In November, wildfires rapidly spread across California, forcing thousands of residents and animals to flee.

The Camp Fire near Sacramento scorched more than 153,000 acres over the course of several weeks. Firefighters battled strong winds, low humidity and dry vegetation, elements that caused the fires to spread so quickly. The fire is the deadliest in California's history after 88 died.

Residents had very little advanced warning to evacuate, and some had to leave their pets behind. Nearly a month later, thousands of animals and pets are still in need of shelter, food and medical treatment.

From afar, it’s difficult to know how you can help, but there are concrete steps you can take:

The North Valley Animal Disaster Group (NVADG) has taken in more than 1,300 animals in their shelters. The organization has teams of rescue workers behind the fire lines rescuing wild animals and pets and providing food and water. These teams then transport the animals to areas outside the evacuation road-blocks where other teams take the animals to veterinarians who are ready and eager to help. They are asking for monetary donations through their website or by mailing a check to NVADG, PO Box 441, Chico, CA 95927.

NVADG has partnered with several other organizations and established a website to help reunite lost pets with their owners. The site provides images of dogs, cats, exotic pets and farm animals that the shelter is currently housing. It asks that owners bring a photo ID of their pet or describe any unique markings to help them positively place the correct animal with their rightful owners.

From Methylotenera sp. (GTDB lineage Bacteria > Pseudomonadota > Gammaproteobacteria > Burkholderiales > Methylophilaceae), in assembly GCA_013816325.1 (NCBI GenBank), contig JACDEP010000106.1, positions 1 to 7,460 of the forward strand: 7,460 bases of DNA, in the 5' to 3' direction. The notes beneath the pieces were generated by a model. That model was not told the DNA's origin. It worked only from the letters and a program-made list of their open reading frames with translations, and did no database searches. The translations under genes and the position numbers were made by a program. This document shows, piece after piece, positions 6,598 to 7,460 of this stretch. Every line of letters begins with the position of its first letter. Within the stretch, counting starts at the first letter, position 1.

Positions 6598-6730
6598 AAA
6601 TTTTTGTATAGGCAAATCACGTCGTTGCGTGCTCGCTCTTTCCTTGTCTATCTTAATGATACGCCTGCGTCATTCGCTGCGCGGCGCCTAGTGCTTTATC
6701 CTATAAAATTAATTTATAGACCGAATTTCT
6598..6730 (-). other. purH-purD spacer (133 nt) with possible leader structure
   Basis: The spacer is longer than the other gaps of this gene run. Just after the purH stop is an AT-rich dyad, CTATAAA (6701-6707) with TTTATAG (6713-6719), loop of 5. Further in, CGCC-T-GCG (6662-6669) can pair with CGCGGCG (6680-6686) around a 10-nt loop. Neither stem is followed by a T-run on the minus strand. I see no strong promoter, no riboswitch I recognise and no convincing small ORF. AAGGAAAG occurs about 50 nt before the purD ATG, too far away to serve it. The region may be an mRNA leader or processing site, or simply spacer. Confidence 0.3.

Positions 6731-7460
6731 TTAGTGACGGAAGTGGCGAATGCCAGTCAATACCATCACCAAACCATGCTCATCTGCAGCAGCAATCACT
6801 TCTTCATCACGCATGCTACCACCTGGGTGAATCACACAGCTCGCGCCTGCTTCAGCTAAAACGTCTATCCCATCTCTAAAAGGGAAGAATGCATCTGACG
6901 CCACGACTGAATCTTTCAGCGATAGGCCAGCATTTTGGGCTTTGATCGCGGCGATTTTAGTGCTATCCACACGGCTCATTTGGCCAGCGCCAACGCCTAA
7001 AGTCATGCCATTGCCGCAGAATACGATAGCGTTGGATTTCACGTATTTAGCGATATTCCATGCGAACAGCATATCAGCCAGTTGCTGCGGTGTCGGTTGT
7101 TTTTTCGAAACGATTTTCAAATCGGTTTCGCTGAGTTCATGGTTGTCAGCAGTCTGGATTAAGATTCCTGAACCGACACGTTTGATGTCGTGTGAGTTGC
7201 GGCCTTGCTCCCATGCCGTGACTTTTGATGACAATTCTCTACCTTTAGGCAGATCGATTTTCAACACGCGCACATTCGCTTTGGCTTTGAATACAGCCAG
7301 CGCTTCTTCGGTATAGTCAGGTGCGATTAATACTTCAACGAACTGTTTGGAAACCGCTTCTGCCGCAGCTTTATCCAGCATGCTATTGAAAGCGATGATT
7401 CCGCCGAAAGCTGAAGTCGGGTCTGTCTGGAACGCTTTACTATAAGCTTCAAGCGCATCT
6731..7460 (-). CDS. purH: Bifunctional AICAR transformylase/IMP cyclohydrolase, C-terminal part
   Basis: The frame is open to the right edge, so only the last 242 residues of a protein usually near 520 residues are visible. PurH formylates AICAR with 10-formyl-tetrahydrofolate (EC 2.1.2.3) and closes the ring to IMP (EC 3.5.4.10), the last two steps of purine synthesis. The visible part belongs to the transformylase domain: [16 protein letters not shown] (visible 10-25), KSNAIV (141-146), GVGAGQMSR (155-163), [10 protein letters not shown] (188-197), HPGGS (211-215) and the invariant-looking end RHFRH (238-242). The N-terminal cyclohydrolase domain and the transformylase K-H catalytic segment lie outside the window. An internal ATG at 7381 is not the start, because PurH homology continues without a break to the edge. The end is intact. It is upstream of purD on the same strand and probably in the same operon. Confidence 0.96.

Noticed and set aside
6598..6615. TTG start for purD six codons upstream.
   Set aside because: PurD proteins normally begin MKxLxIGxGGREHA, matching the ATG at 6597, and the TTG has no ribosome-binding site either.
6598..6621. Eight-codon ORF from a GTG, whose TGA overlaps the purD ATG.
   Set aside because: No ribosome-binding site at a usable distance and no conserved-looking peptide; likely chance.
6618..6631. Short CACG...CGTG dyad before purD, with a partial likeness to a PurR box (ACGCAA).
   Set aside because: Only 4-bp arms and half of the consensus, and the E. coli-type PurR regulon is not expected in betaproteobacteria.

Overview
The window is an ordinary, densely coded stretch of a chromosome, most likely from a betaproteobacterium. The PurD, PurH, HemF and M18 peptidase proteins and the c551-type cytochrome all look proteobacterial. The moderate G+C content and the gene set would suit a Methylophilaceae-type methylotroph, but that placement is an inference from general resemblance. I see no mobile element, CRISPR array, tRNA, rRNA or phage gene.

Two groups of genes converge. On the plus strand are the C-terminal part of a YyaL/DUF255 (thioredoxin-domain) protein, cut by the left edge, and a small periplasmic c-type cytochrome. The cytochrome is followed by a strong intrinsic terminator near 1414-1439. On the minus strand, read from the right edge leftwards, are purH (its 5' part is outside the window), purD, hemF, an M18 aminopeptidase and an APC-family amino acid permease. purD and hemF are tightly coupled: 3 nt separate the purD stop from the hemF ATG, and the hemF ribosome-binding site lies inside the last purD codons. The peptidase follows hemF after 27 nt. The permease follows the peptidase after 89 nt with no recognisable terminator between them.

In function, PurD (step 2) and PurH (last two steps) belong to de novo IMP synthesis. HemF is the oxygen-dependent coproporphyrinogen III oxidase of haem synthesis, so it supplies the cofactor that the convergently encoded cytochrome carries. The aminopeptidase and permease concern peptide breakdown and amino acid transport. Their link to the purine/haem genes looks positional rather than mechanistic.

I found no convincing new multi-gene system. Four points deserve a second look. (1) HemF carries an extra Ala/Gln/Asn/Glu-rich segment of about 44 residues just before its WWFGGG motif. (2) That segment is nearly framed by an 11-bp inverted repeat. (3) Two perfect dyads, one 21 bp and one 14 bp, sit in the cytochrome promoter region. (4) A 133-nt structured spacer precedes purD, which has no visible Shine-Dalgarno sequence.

There's also a Facebook group called Camp Fire Foster Animal Connection where people can offer to foster pets in their homes or victims can request assistance for their pets while they live in a temporary shelter or facility.

The Butte Humane Society is providing pet food and supplies to pets displaced by the fire. The organization is asking for a variety of food, beds, crates, toys, etc.

Help needed down south, too

Camp Fire Horses are spooked as the Woolsey Fire moves near Paramount Ranch on Nov. 9, 2018 in Agoura Hills, California. (Photo: Matthew Simmons/Getty Images)

Further south near Los Angeles, the Woolsey Fire in Malibu burned nearly 100,000 acres and displaced more than 265,000 people.

The County of Los Angeles Animal Care and Control has taken in more than 800 animals including 550 horses. They are also in need of monetary donations and bowls, crates and puppy pads.

Editor's note: This article has been updated since it was originally published in December 2017.

How to help animals affected by the wildfires
Hundreds of animals and pets are still displaced from the wildfires in California. Here's how you can help.